Today, the most absurd headline since the one last week which sought to blame “Scottish football fans” for Sevco supporters rioting and stabbing rivals. You would be forgiven for thinking there is a contest to see which newspaper can get the worst nonsense in one; if such existed the competition would be fierce.
But the one I want to write about here is particularly ticklish, and it’s not just the headline but the article itself that makes me laugh.
“Can AEK Athens Secure Fairytale Ending By Beating Celtic En Route To Champions League?”
Ponder that for a moment, and whilst you do bear a couple of things in mind. There’s another round to go here after this one; the time for writing about AEK Athens “fairytale ending” by getting to the groups would be if they actually did it and not two rounds before. And secondly, this is a Scottish newspaper, writing about a tie involving a Scottish club, and the fairytale in question involves said Scottish club getting knocked out.
Isn’t that incredible? The article itself does nothing to lessen that impression; it is the story of how AEK Athens “rose” from the depths of Greek football to the brink of the biggest competition in the game; I bet you can already tell where this is going.
The first paragraph makes the inference all too clear … the real “fairytale” is that if they can do it a certain other club stands a good chance of being able to do it too.
“AEK’S games with Celtic for the third qualifying round of the Champions League are the peak in the trajectory that saw the popular Athens club climb from the third division to the league title and the doorstep of Europe’s top competition within five seasons. A Greek fairy tale, with an unknown-as-yet ending.”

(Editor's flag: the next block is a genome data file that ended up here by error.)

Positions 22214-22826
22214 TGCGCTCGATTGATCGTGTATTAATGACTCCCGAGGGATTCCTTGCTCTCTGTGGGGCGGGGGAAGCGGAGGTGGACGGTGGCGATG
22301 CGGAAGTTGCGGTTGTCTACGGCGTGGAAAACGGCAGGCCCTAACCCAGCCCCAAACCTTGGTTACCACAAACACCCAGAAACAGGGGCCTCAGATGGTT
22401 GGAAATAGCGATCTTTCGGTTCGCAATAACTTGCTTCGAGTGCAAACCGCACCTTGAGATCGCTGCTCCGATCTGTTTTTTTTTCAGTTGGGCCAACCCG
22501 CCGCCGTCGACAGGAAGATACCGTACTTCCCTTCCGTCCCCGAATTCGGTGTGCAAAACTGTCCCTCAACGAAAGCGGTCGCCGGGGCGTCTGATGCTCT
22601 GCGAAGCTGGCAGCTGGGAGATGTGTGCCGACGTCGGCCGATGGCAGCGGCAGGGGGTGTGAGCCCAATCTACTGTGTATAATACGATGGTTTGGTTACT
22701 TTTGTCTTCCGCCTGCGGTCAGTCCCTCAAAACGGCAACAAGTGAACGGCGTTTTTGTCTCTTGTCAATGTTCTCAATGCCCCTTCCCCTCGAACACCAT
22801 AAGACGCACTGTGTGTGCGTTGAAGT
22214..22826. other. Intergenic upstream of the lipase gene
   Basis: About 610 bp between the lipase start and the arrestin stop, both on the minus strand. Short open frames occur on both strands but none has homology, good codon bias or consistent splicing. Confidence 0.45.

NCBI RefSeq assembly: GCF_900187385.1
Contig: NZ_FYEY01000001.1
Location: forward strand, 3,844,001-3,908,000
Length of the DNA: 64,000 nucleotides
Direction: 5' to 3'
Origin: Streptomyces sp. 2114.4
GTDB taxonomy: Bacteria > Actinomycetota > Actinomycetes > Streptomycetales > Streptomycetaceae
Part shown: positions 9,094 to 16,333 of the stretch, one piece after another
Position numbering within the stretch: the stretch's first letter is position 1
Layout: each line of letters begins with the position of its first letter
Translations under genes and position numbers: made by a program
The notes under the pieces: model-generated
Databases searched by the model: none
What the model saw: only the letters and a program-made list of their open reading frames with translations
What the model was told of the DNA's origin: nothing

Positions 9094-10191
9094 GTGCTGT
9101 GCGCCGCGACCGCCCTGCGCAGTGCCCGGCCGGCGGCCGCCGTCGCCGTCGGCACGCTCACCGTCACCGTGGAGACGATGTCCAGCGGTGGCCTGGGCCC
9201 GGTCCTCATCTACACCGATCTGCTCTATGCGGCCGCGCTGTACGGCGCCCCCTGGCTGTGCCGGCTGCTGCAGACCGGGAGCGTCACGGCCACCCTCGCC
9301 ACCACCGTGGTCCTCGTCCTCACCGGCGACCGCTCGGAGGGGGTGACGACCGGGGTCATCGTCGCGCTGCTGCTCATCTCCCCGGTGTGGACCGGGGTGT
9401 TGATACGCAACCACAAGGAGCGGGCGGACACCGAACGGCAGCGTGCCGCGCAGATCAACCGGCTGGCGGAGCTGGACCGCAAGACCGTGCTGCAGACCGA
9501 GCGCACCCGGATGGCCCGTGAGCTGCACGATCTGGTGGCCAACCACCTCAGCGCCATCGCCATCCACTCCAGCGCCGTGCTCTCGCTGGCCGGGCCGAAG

Uhuh. You can definitely see where it’s going now, right?
The article then makes the direct comparison, as if it wasn’t already staring you in the face and readily apparent to everyone with a pulse;
“Disaster struck in 2013, when the club finished second-bottom and got relegated to the second division. Player contracts were impossible to afford given the second-tier’s revenues, so AEK decided to restart from the bottom in a similar manner to Rangers earlier this decade, by dropping to the third tier of the Greek game.”
So Rangers “decided to restart from the bottom” did they? Funny, because if you talk to most people in Scottish football they’ll tell you that Rangers was liquidated and a NewCo started at the bottom. If you talk to Sevco fans they’ll tell you that the decision to put them in the bottom was a vicious and vengeful one spawned by haters and jealousy.
The writer – and the piece doesn’t carry a name, not even the “Online Reporter” by-line that they usually slap on Utter Pish – is clearly spinning for all he or she is worth.
The spin is clear even with what’s not in the article; it mentions a court case that went against AEK in 2008, giving a championship to Olympiakos instead.
When you check out the details of that case you understand why the writer chose not to elaborate; Olympiakos was awarded three points in that case via an overturned match-result because their opponents had fielded an illegally registered player. That’s one comparison the writer didn’t want you to make.
The writer talks about how the club ran into ruinous debt; again, there’s no context for this – they overspent, it’s that simple – but the writer does offer mitigation; he or she blames AEK’s financial problems on the “Greek economic crisis.”
Which I find hilarious as one doesn’t have to be a political science student to understand that this affected every club in the country and not just one. Their other reasons for their relegation were also something best left out of the piece; in part it was to do with the behaviour of their supporters, rioting after losing one particular game 3-0.
In a week where Sevco fans stabbed supporters it would have been impolitic to bring that one up.
This article is nakedly biased and anti-Celtic, along with having a very strong pro-Sevco sentiment.
It reeks, to be frank.
Everything about it, from the headline down.